Legislature(1995 - 1996)
03/09/1995 09:40 AM FIN
* first hearing in first committee of referral
= bill was previously heard/scheduled
= bill was previously heard/scheduled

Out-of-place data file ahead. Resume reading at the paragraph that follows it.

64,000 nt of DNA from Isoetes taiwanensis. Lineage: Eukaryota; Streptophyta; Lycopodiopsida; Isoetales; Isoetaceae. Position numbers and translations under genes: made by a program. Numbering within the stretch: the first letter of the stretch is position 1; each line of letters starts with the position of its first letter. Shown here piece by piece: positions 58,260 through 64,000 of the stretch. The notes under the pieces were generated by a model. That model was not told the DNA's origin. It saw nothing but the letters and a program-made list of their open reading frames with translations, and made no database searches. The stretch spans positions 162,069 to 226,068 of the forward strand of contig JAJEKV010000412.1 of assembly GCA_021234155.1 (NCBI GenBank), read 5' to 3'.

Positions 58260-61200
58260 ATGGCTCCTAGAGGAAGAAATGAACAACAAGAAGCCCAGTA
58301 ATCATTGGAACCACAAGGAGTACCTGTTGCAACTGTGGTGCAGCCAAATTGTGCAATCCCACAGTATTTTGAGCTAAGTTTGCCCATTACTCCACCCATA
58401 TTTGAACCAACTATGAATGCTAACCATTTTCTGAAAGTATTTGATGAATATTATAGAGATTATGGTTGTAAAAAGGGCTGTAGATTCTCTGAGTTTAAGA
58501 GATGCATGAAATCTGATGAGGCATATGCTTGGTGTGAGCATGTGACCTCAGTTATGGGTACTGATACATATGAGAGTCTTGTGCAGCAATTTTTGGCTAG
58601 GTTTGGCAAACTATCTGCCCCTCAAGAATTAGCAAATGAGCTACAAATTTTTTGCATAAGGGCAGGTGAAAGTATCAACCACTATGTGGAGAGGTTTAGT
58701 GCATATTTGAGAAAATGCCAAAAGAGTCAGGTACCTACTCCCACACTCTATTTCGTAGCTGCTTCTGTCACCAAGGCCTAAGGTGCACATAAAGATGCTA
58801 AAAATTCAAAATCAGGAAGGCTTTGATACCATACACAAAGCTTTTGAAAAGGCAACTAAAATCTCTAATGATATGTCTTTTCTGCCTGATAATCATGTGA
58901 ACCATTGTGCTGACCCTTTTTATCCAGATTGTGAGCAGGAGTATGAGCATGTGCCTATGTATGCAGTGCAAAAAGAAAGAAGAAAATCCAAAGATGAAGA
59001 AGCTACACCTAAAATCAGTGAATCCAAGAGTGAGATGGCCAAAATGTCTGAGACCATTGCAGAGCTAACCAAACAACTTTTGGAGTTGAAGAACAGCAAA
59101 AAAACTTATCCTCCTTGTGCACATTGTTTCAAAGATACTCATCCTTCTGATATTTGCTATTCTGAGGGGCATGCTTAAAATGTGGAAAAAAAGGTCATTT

MINUTES SENATE FINANCE COMMITTEE March 9, 1995 9:40 a.m. TAPES SFC-95, #13, Side 1 (000-462) (Defective Tape #13, stopped halfway through side 1) SFC-95, #15, Side 1 (000-423) CALL TO ORDER Senator Rick Halford, Co-chairman, convened the meeting at approximately 9:40 a.m. PRESENT In addition to Co-chairmen Halford and Frank, Senators Donley, Phillips, Rieger, and Zharoff were present. Senator Sharp arrived soon after the meeting began. ALSO ATTENDING: Senator Salo; Randy Welker, Legislative Auditor; Duane Guiley, Director, School Finance, Dept. of Education; Jack Fargnoli, Office of Management and Budget; Jerry Burnett, aide to Senator Phillips; and aides to committee members and other members of the legislature. SUMMARY INFORMATION SB 19 - LEGISLATIVE SESSIONS TO BE IN ANCHORAGE CSSB 19 (Fin) was REPORTED out of committee with eighteen new fiscal notes. (See page 7 of these minutes for listing of fiscal notes.) SB 36 - BRINDLE SCHOLARSHIP LOANS SB 39 - MEMORIAL SCHOLARSHIP LOANS SB 36 was merged into CSSB 39 (Fin). The bill was then REPORTED OUT of committee with zero fiscal notes from the Dept. of Public Safety and Dept. of Education. SB 37 - END PERMANENT FUND DIVIDEND HOLD HARMLESS A draft CSSB 37 (Fin) dated 2/17/95 was ADOPTED in lieu of an earlier 2/15/95 draft. Co-chairman Frank MOVED to tighten the title, and the bill was HELD in committee pending receipt and review of new title language. SB 40 - APPROP: AHFC TO GENERAL FUND Testimony was presented by Legislative Auditor Randy Welker. An AMENDMENT was ADOPTED increasing the appropriated amount from $335,000,000 to $400,000,000. The bill was HELD in committee pending incorporation of the amendment within a draft CSSB 40 (Fin) for review by members. SB 70 - PUBLIC SCHOOL FOUNDATION PROGRAM Information was presented by Jerry Burnett and Duane Guiley. The bill was then HELD in committee for further discussion. SB 84 - APPROP: TO PERMANENT FUND PRINCIPAL Testimony was presented by Jack Fargnoli of the Office of Management and Budget. A draft CSSB 84 (Fin) (version C) was ADOPTED and REPORTED OUT of committee. SENATE BILL NO. 36 An Act relating to interest on and repayment of A. W. Brindle memorial scholarship loans; and providing for an effective date. SENATE BILL NO. 39 An Act relating to memorial scholarship loans. Co-chairman Halford directed that SB 39 be brought before committee and referenced a draft CSSB 39 (Fin) (9-LS0442\C) which he advised contains the contents and provisions of both SB 36 (BRINDLE SCHOLARSHIP LOANS) and SB 39. He then called for questions from members. None were forthcoming. Senator Zharoff MOVED that CSSB 39 (Fin) pass from committee with individual recommendations. No objection having been raised, CSSB 39 (Fin) was REPORTED OUT of committee with zero fiscal notes from the Dept. of Public Safety and Dept. of Education (Postsecondary). All members signed the committee report with a "do pass" recommendation. SENATE BILL NO. 84 An Act making a special appropriation to the principal of the permanent fund; and providing for an effective date. Co-chairman Halford next directed attention to SB 84 and noted two draft Senate Finance committee substitutes. He explained that one version creates a continuing appropriation while the other leaves $250 million within the earnings reserve account so there is no question about the implication in any combination of interest rates with regard to the permanent fund. The appropriation would also "count against any use by a simple majority in the constitutional budget reserve." The Co-chairman then voiced a preference for version (9-LS0639\C, 2/23/95) instead of (9-LS0639\G, 2/28/95). JACK FARGNOLI, Office of Management and Budget, came before committee. He referenced earlier noted concerns regarding the original bill and advised that the proposed CSSB 84 (Fin) changes only one item in that list of concerns. He then voiced his understanding that the proposed Finance committee substitute would hold the dividend harmless "by leaving $250 million in the reserve account balance." That does not reach other concerns such as the majority or three- quarter vote on releases from the budget reserve, potential adverse impact on the state bond rating, removal of reserves without a plan or provision for a fiscal emergency, etc. Further, by removing a large amount of money, it preempts a good part of the mandate of the fiscal planning commission. Use of a well articulated and reasoned reserve policy would seem to be a key part of any fiscal plan in both the short and long term. (Senator Sharp arrived at this time.) The Governor's position on both the original bill and proposed Finance committee substitute is "somewhere between opposition and no position, yet." Mr. Fargnoli asked that the committee allow ongoing fiscal discussions in both the administrative and legislative branch to continue. He stressed that consideration of repayment of the constitutional budget reserve, forward funding of education, etc. are linked both in policy and magnitude. Deliberations in the conceptual stage are not sufficiently set to make a decision on any one item and particularly not on the appropriation proposed within SB 84. Senator Rieger asked if the Office of Management and Budget had conducted analysis of the size of an earnings reserve that would be needed to support a five-year-average payout rule, as presently in statute. Mr. Fargnoli responded negatively. Senator Rieger voiced his understanding that the earnings reserve account is to provide a backup for such a payout. Mr. Fargnoli responded by saying that if the question is whether the earnings reserve balance should be used in some proportion for current uses and for other provisions, he would personally agree "that's probably something we should aim at." That has, however, not been articulated or developed. Senator Rieger next advised of his understanding that the payout rule for calculation of dividends is based on a five-year average. It would then seem that in a down year with no moneys in reserve, the program would be unable to pay "on a five-year average." (The five-year average could be higher than performance for a particular year.) Mr. Fargnoli acknowledged that in that situation the "exceptional limit provision" would activate, and the dividend would be limited to "what's in the balance of the reserve account and the current earnings." Senator Rieger asked if it makes sense to have a policy establishing the amount which should be reserved, based on the context of the five-year payout rule. Mr. Fargnoli reiterated that the administration has no policy on the issue. He voiced his personal belief that a policy should be developed within the context of other larger questions involving use of the fund and net income. Senator Zharoff voiced his understanding that in order to ensure that the legislature would not be able to "get into the CBR with a 50% vote," a balance of $500 million is needed in the earnings reserve account. Mr. Fargnoli concurred in that understanding. Leaving $500 million in the balance might effectively hold harmless the requirement of a three-quarter vote. Senator Randy Phillips MOVED for adoption of CSSB 84 (Fin) version 9-LS0639\G, 2/23/95. No objection having been raised, the "C" version of CSSB 84 (Fin) was ADOPTED. Senator Zharoff advised of concern that a balance of $250 million in the earnings reserve would not protect the three- quarter vote on the CBR. He then MOVED to increase the balance to $500 million. Co-chairman Halford referenced testimony from the director of the Legislative Finance Division that something "in the range of $450 million" would be needed. The Co-chairman then advised of his belief that both that need and the "dividend averaging argument, based on the past history of the fund, were red herrings." However, in an attempt to deal with both arguments, it appears reasonable to leave $250 million in the fund. The total amount taken out for averaging over the past fifteen years is "somewhere around $50 million." That argument has thus not proven to be the history of the fund or the dividend or inflation proofing. Speaking to the constitutional budget reserve, Co-chairman Halford said that if the remaining $250 million is added to other reserves, it would add $300 or $400 million to "whatever the budget was." In theory, reducing the earnings reserve down to $250 million would make it easy to "get a little bit out of the constitutional budget reserve, but it wouldn't be enough to do the budget balancing that the Governor is proposing . . . ." The question would still have to be reach by a three-quarter vote to meet the Governor's proposed $450 or $470 million from the constitutional budget reserve. Senator Zharoff reiterated that he would be more comfortable if $500 million remains in reserve. He then voiced his preference for maintaining the earnings reserve account in tact until the fiscal planning commission has done its work and made recommendations. He restated his motion to delete $250,000,000 at page 1, line 4, and insert $500,000,000. Co-chairman Halford called for a show of hands. The motion FAILED on a vote of 2 to 5. Senator Donley concurred in concern that the proposed appropriation would severely limit ability of the fiscal planning commission to do its job. Senator Randy Phillips MOVED for passage of CSSB 84 (Fin) with individual recommendations. Senator Rieger said that while he would not oppose movement of the bill, he wished to register concern that it would occur before inflation proofing protection for the permanent fund has been dealt with. Projections by the permanent fund corporation evidence how the earnings reserve account "runs out at some time out in the future," and the principal of the fund is short changed because of insufficient funds to cover the dividend and inflation proofing. He said he would be more comfortable with the legislation if it were combined with a measure "which reprioritized the use of the permanent fund earnings, so that inflation proofing were first." While the proposed appropriation places additional moneys in principal, it could accelerate the date at which "we fail to inflation proof." That is the reservation. No objection having been raised, CSSB 84 (Fin) was REPORTED OUT of committee. Co-chairmen Halford and Frank and Senators Phillips and Sharp signed the committee report with a "do pass" recommendation. Senator Donley signed "should be reviewed by Financial Planning Commission before further consideration." Senator Zharoff signed "same comments as above" in concurrence with Senator Donley. Senator Rieger signed, "Do not pass until inflation-proofing has first priority on annual earnings." SENATE BILL NO. 37 An Act relating to treatment of permanent fund dividends for purposes of determining eligibility for certain benefits; and providing for an effective date. Co-chairman Halford directed that SB 37 be brought on for discussion. He noted an earlier discrepancy in adoption of a draft CSSB 37 (Fin) and asked that it be clarified. Senator Randy Phillips, sponsor of the legislation, MOVED for adoption of CSSB 37 (Fin) (9-LS0449\G, Cook, 2/17/95) in lieu of adoption of an earlier version dated 2/15/95. No objection having been raised, CSSB 37 (Fin), 2/17/95, was ADOPTED. Senator Phillips explained that the new draft "exempts the PFD and the SSI and APA (adult public assistance) people from this bill." Those 8,000 out of 47,500 individuals receiving welfare benefits will receive both the permanent fund dividend as well as benefits under APA and SSI. All others will have to choose between acceptance of welfare benefits or the permanent fund dividend. Speaking to concern that children will be hurt by the proposed bill, Senator Phillips explained that upon reaching their eighteenth birthday, young people can "go retroactive and collect all the permanent fund dividends from the eighteen years prior." Co-chairman Halford clarified his understanding that under the proposed bill, those receiving adult public assistance and SSI would be exempted. Senator Phillips concurred and advised that that category of individuals is generally receiving welfare benefits because of a disability. Those individuals are least able to help themselves. They will thus receive both their permanent fund dividends and the benefits to which they are entitled under APA and SSI. Co-chairman Frank MOVED to tighten the title of the adopted CSSB 37 (Fin) to reflect changes included therein. No objection having been raised, Co-chairman Halford directed that a restricted title be incorporated within the working document. He then announced that further action on the bill would not be taken at this time. CSSB 37 (Fin) was thus HELD in committee. Senator Zharoff asked which groups of individuals would continue to be impacted by the new draft. Senator Phillips advised of those on AFDC, food stamps, and Medicaid (approximately 39,500 people). Co-chairman Halford voiced his understanding that those receiving welfare benefits because of age or disability would continue to receive the dividend. Senator Phillips concurred. SPONSOR SUBSTITUTE FOR SENATE BILL NO. 19 An Act relating to the location of the convening of the legislature in regular session. Senator Phillips asked that SSSB 19 be brought before committee. Co-chairman Halford noted that it had been carried forward on the committee agenda. Senator Phillips then MOVED for passage of CSSSSB 19 (Fin). He further directed attention to a package of eighteen fiscal notes to accompany the bill. He advised that he asked the Legislative Finance Division to analyze fiscal notes from various departments and make appropriate recommendations. The Senator voiced disagreement with legislative analysis on some of the notes and said that the ultimate authority on expenditures associated with the moves rests with the legislature. As an example of concern regarding fiscal note amounts, Senator Phillips cited the $1.4 million to renovate the existing capitol building for alternative office use. He then reiterated his motion for passage of the bill with the eighteen new fiscal notes. Senator Zharoff OBJECTED. He referenced prior testimony against the bill and the recent statewide capital move initiative which failed. Juneau seeks an opportunity to work with government in an effort to bring it closer to the people. That opportunity should be provided. Co-chairman Halford called for a show of hands on the motion. The motion CARRIED on a vote of 5 to 2. CSSSSB 19 (Fin) was REPORTED OUT of committee with the following fiscal notes: FY 96 FY 98 Dept. of Natural Resources 0 0 Legislature 0 2,733.2 Court System 0 - 27.5 Dept. of Corrections 0 59.9 Dept. of Community & Regional Affairs 0 45.5 Dept. of Environmental Conservation 0 86.7 Dept. of Transportation & Public Facilities 0 86.9 Dept. of Public Safety (Admin) 0 8.9 Dept. of Public Safety (Comm.) 0 65.8 Dept. of Fish and Game (LEC) 0 57.9 Dept. of Fish and Game (All) 0 104.8 Dept. of Military and Veterans Affairs 0 0 Dept. of Commerce and Economic 0 78.8 Development Dept. of Labor 0 55.4 Dept. of Health and Social 0 57.1 Services Dept. of Education (PostSec) 0 42.7 Dept. of Education (Ex.Admin.) 0 49.2 Dept. of Revenue 0 128.8 Dept. of Law 0 318.7 Governor 0 755.0 Dept. of Administration 0 51.8 Co-chairman Halford and Senator Phillips signed the committee report with a "do pass" recommendation. Co- chairman Frank and Senators Rieger, Donley, and Sharp signed "no recommendation." Senator Zharoff signed "Do not pass." SENATE BILL NO. 40 An Act making appropriations from the Alaska Housing Finance Corporation revolving fund to the general fund; and providing for an effective date. Co-chairman Halford directed that SB 40 be brought on for discussion. [Note - Recording problem with Tape SFC-95, #13, Side 1. The tape stopped approximately half way through side 1. Attempts to advance and continue recording were to no avail. Minutes regarding SB 40 and the first portion of minutes on SB 70 reflect transcription of shorthand notes.] Senator Sharp advised that he would not ask that the bill move from committee at the present time. He then requested that the Legislative Auditor speak to the bill. RANDY WELKER, Legislative Auditor, came before committee. He noted the cautionary aspect of an appropriation from AHFC in terms of possible impact on the corporation's bond rating. Co-chairman Halford asked that Mr. Welker estimate the amount of bonds AHFC might expect to issue for the remainder of the year as well as what the bonds would be issued for. Mr. Welker said he would provide the information and a cash flow analysis indicating how the corporation intends to raise moneys and use the moneys it raises. Senator Sharp MOVED to amend the bill by increasing the $135,000,000 in Sec. 2 to $200,000,000, thus making the total appropriation $400,000,000. No objection having been raised, the AMENDMENT was ADOPTED. Senator Sharp then requested that the bill remain in committee for further consideration. SENATE BILL NO. 70 An Act relating to the public school foundation program; and providing for an effective date. Co-chairman Halford directed that SB 70 be brought on for discussion. JERRY BURNETT, aide to Senator Phillips, came before committee. He explained that changes to the current foundation formula contained within SB 70 consist of: 1. A change in the instructional unit calculation for large elementary schools to help fund reduced class sizes. 2. More local effort from school districts with low millage rates for school support to increase taxpayer equity throughout the state. 3. Changes in funding levels for very small schools with less then 16 students to encourage consolidation or alternate service delivery. 4. Update of area cost differentials to more accurately reflect the cost of doing business in various regions of the state. 5. Minor changes in law to improve administration of the foundation formula. Mr. Burnett advised that the existing cost differential would be eliminated and a school price index would be established by region and reviewed every two years. Districts with less than 16 students would not have their own school. DUANE GUILEY, Director, School Finance, Dept. of Education, came before committee, voicing concern that the proposed bill represents a significant shift of revenue from rural to urban districts. [The remainder of the minutes reflect transcription from Tape SFC-95, #15, Side 1] End: SFC-95, #13, Side 1 Begin: SFC-95, #15, Side 1 Mr. Guiley asked that both the administration and districts be given time to review the school funding issue and bring forth recommendations for the next legislative session. Senator Phillips advised that he sponsored legislation, now in Senate HESS, for a task force to review school funding and provide recommendations next year. That option was rejected by Senate HESS. The Senator voiced his hope that the department would work with the legislature on the bill. He acknowledged that the bill is not ideal. It does, however, provide a "vehicle which all of us can look at and deal with the school foundation formula . . . because there are inequities in it right now." The intent is for everyone to sit down and find a way to modify the formula. Senator Sharp inquired concerning the number of districts that meet minimum enrollment of eight and the number of schools that would not meet the minimum were it not for inclusion of the teacher's children. Mr. Guiley said he had no statistics on that issue. Three facilities are currently operated with less than eight students. A fourth, the Beluga site on the Kenai Peninsula, has also been identified as being in its last year of operation. Mr. Guiley then advised that Meyers Chuck in the Southeast Islands District has five students. Elfin Cove, in the Chatham District, and the Telida School, in the Iditarod School District, both have six. An additional school has attendance of eight. The next size is ten. Regulations state that a school program may begin when there are eight students of elementary school age. That is defined as K-8. There is no discussion either in statutes or regulations "as to when an elementary or secondary program ends." The only statutory reference says that if a school district drops below eight students, the district board may declare itself to be inoperative for the year that there are less than eight students. There is no discussion of when a school program ends. Senator Sharp suggested that there is a "reverse incentive" for a school district to declare that a school should be closed. Mr. Guiley responded, "Certainly." The Senator asked that the department check into the number of enrolled students who are dependents of the school teacher. Senator Rieger voiced his understanding that in the above- cited schools, the funding community was started when there were eight students. Enrollment then dropped. Mr. Guiley responded affirmatively. Senator Rieger asked if there is a difference in definition between a funding community and a school. Mr. Guiley again answered affirmatively. He explained that the consequence of a funding community is that it establishes the minimal level of funding for a school or a group of schools. In some cases a funding community is many schools combined together. The largest example is Anchorage where over 65 school buildings are combined into one funding community. In very small sites, one or two school buildings make one funding community. The funding community establishes a floor, or minimum level of funding. The greatest amount of funding comes with the first increment of students. As students are added to the community, each subsequent student generates less money than the child before. Senator Rieger asked if the logic behind funding communities is that "a funding community equals the school." A minimum number of eight students is the point at which a substantial increment of money is needed because that is the point where the school physical plant begins to operate. Mr. Guiley concurred. He attested to fixed costs associated with establishment of a school building and programs. It costs less to add a student to an existing facility than to start up a new school. That is the basis of the floor level of funding for the funding community. In response to a subsequent question from Senator Rieger concerning how funding flows to a school once the minimal level of eight students is reached, Mr. Guiley explained that current statutes provide a minimal level of funding of two units for any funding community. A list of funding communities was produced by the Dept. of Education and distributed to all school districts. Districts had an opportunity for input into that list. The list has been modified, since that time, by individual requests from districts to establish additional funding communities. In some cases, it has been modified when a district has notified the department of intent to close a school and delete a funding community. If there is a request to establish a funding community, and, hypothetically, if that funding community only had one child, that one child would generate $122.0. If the same funding community was established with two children, the two children would generate the same $122.0. Children three, four, and five would also generate that same $122.0. There is no incremental funding until enrollment exceeds ten. The eleventh child would thus generate incremental money. In addition to the basic K-12 unit, any child with special needs would generate money either through gifted and talented or some other category of special education, vocational education, or bilingual education. Supplemental funding for vocational education is available for grades 9- 12. Bilingual is available for grades K-12. Special education covers preschool through 12. Those are supplemental units over and above the K-12 unit. Responding to a further question concerning how the funding would flow should the department not approve a funding community for the hypothetical child, Mr. Guiley explained that the child would be added to the largest funding community in the district and would generate money as if the child were being served at the larger funding community. The district could then serve the child through a correspondences program and any other itinerant service. If the parent chose to enroll the child in state centralized correspondence study, correspondence study would receive funding for the child, and the district would receive no funding. By statute, each school board in Alaska has the legal obligation to provide a grade-level-equivalent program to every child that resides within district boundaries. Senator Rieger asked if the department would approve a funding community for two schools of five students each. Mr. Guiley said that the schools would receive less funding if they combine rather than seek separate approval. The department looks at the following in determining funding communities: 1. Geographic boundaries 2. Students to be served 3. Proximity to other schools 4. Whether or not they are connected by road to other existing funding communities There is a traditional sense of an approximate 30-mile radius around a high school comprised of the funding community of all the elementary schools and secondary schools (whether they be middle or junior high schools) that feed into that high school. Senator Salo voiced her understanding that Anchorage is one funding community. Mr. Guiley explained that under current statutes the Anchorage School District consists of three funding communities: 1. Anchorage 2. Eagle river 3. Girdwood The Senator then asked if, under the current definition, the Anchorage area could consist of more than three funding communities. Mr. Guiley responded that existing statutes and regulations provide the commissioner of education with discretion in establishing additional funding communities. If Anchorage were to apply, and the commissioner approved, the answer is "Yes, they could be." Senator Salo then voiced her understanding that that could be accomplished if a high school and its feeder schools were considered as a funding community. Mr. Guiley concurred. Senator Zharoff asked what would happen to the buildings and facilities for the 35 schools with enrollments less than the minimum of 16 proposed in the subject bill. Mr. Guiley said that most of the buildings are operated under use agreements with the Dept. of Education. The agreement requires local school districts to "keep the building in safekeeping for, normally, one year." The local district would be required to insure, maintain and heat the facility for one year while the department determines whether or not to surplus the facility. Present statutes and regulations deal with surplusing procedures that involve the Dept. of Administration and in some cases the Dept. of Transportation and Public Facilities and Dept. of Natural Resources. It is possible that after the initial year the building would be surplused and used for other purposes. If, at a later date, there were enough students to again open a school, the state would be faced with the situation of no longer having a school in which to serve the children. Senator Zharoff noted the migrant nature of populations in some rural areas and voiced concern that the proposed bill has created trauma in rural areas. He stressed need for schooling in a formal educational setting as opposed to correspondence study. Senator Zharoff also raised concern over the fact that the state does not have a definition or policy "of what basic education is." Basic education in one area may not be the same in another. He noted specifically that many students graduating from high school must have a foreign language to get into a good college. A number of Alaskan schools do not offer foreign language programs. He then asked whether foreign language should be considered an element of basic education. Senator Phillips attested to problems with class size in urban schools. The proposed bill represents an attempt to lower the TPR. He said that while the legislation may not be perfect, it is a start. Discussion followed regarding enrollment at a logging camp school in the Southeast Islands District. Senator Phillips voiced his understanding that most, if not all, of the students are "from out of state." Mr. Guiley said that the foregoing statement would be correct "of many of the logging camps on Prince of Wales and Southeast Island REAA school district . . . ." In response to comments by Senator Sharp regarding district responsibility to maintain and insure school facilities for one year after closure, Mr. Guiley said that the department has no funding source to take over the building once it is transferred back to the state. Under current statutes, the state owns the facility. The cost of maintaining and insuring it would be added to the department budget. In the course of further discussion, Mr. Guiley advised of the existing hold harmless statute. In case of declining enrollment or decrease in the number of K-12 units, a district receives 75% of the revenue it would have received in the prior year. When a funding community is deleted from a school district, that normally puts the district in the situation of receiving hold harmless funds. Those funds allow for transition from an active school to closure. Senator Sharp voiced his understanding that the district could receive up to 75% for zero students once a school is closed. Mr. Guiley responded affirmatively. He further advised that the hold harmless statute provides 75% the first year, 50% the second year, 25% in year three, and zero for the fourth year. Closure thus involves phase out over a four-year period. Senator Rieger inquired concerning the rate at which instructional units are accumulated. Mr. Guiley explained that the table of values for a combined K-12 program allows two units for the first ten students. When enrollment moves above ten, the funding community receives 1/5 of a unit for each child above ten in the size range from 11 to 20. When enrollment moves beyond 20 to 21, each incremental child generates 1/8 of a unit for funding communities ranging from 21 to 60. As enrollment moves above 60, additional students generate 1/12 of a unit. Above 120 students, each additional child generates 1/15 of a unit. In each case, the minimal level of funding carries forward. Every funding community has the benefit of those first two units, if it is funded under the K-12 formula. Senator Rieger voiced his understanding that a funding community would receive two units at enrollment of 10, three units at 15, four at 20, and five at 28. Mr. Guiley concurred, adding that a funding community would receive nine units at 60. Those nine units carry forward to 121 when fourteen units would be received. Senator Rieger asked what would happen should the floor increase to sixteen. Mr. Guiley said that the bill does not change the table of instructional values. There would simply be no funding communities in the range of 1 to 10 or 11 through 15. When enrollment reaches 16, the funding community would receive two units and 1/5 of each unit for each child beyond 10. Co-chairman Frank asked if the hold harmless statute speaks to funding communities or decreases in district enrollment. Mr. Guiley said that it speaks to district decreases in K-12 units. As the number of K-12 units decreases by more than 10%, a district becomes eligible for hold harmless. The Co- chairman suggested that a district "would have to have no more than 20 units total . . . to achieve some money under the hold harmless . . . ." Mr. Guiley concurred. He explained that Sec. 5 of SB 70 reduces the current hold harmless requirement from 10% to 5%. The department has provided an analysis of which districts would fall under the new 5% threshold. As an example, Bristol Bay School District would lose a funding community under Sec. 4. The district would "get some hold harmless money under Sec. 5 by being decreased to the 5%." The district would lose $134.0 but would make back $78.0 on hold harmless. That would be phased out over a four-year period. Co-chairman Frank reiterated that hold harmless applies to district-wide units rather than funding communities. Mr. Guiley concurred. Senator Sharp voiced his understanding that if closure of a school of eight or ten students within a larger district did not amount to 5% reduction in enrollment, the district would not be held harmless from the expense of maintaining the structure. Mr. Guiley responded affirmatively. Under the current statute, the district would have to sustain a loss of more than 10% of its K-12 units. Under SB 70, the loss would only have to be 5%, and the loss would be applied district wide. In a district with generally increasing average daily membership, the loss of units associated with closure of a funding community would not generate hold harmless revenue. The district would have to cover expenses of maintaining and insuring the closed facility, for a year, out of the district operating budget. Senator Salo raised a question regarding circumstances at Ketchikan. Mr. Guiley explained that past discussion of hold harmless related to situations where there has been a substantial decline in enrollment, and the district needs time to phase out program offerings so that remaining students are not immediately impacted. That is the general purpose of hold harmless. It does not generally anticipate closure of physical school buildings. Referencing Sec. 2 of the bill, Senator Salo noted the broad change associated with instituting the school price index as a replacement for the area cost differential. She then noted that a school price index study was conducted some years ago, and she asked if the study remains valid. Mr. Guiley advised that work on the school price index "fell out of the work that was originally done on Alaska 2000 activities which began in November of '91." The committee began work in April of 1992 and worked on the price index for two years. The work was never completed nor endorsed universally because the end result suggested that some districts might lose money while others would gain. An attempt to reduce the study to legislation produced much opposition. At the present time, the department does not have a school price index available and ready. The proposed legislation provides a one-year period to develop the index. Remaining portions of the bill would be implemented the year before. In response to a question from Senator Phillips, Mr. Guiley said that the last update to the area cost differential (the current area cost differential that exists in statute) was done in 1988 by the McDowell Group. Prior to that, it was accomplished in 1983 and '84. Senator Phillips asked if the McDowell study was done in 1988 but effective in 1989. Mr. Guiley said that the McDowell update was never adopted by the legislature. The department continues to work from 1983-84 data. Co-chairman Frank called for additional questions on the legislation. None were forthcoming. He then directed that SB 70 be HELD in committee for further consideration. ADJOURNMENT The meeting was adjourned at approximately 11:00 a.m.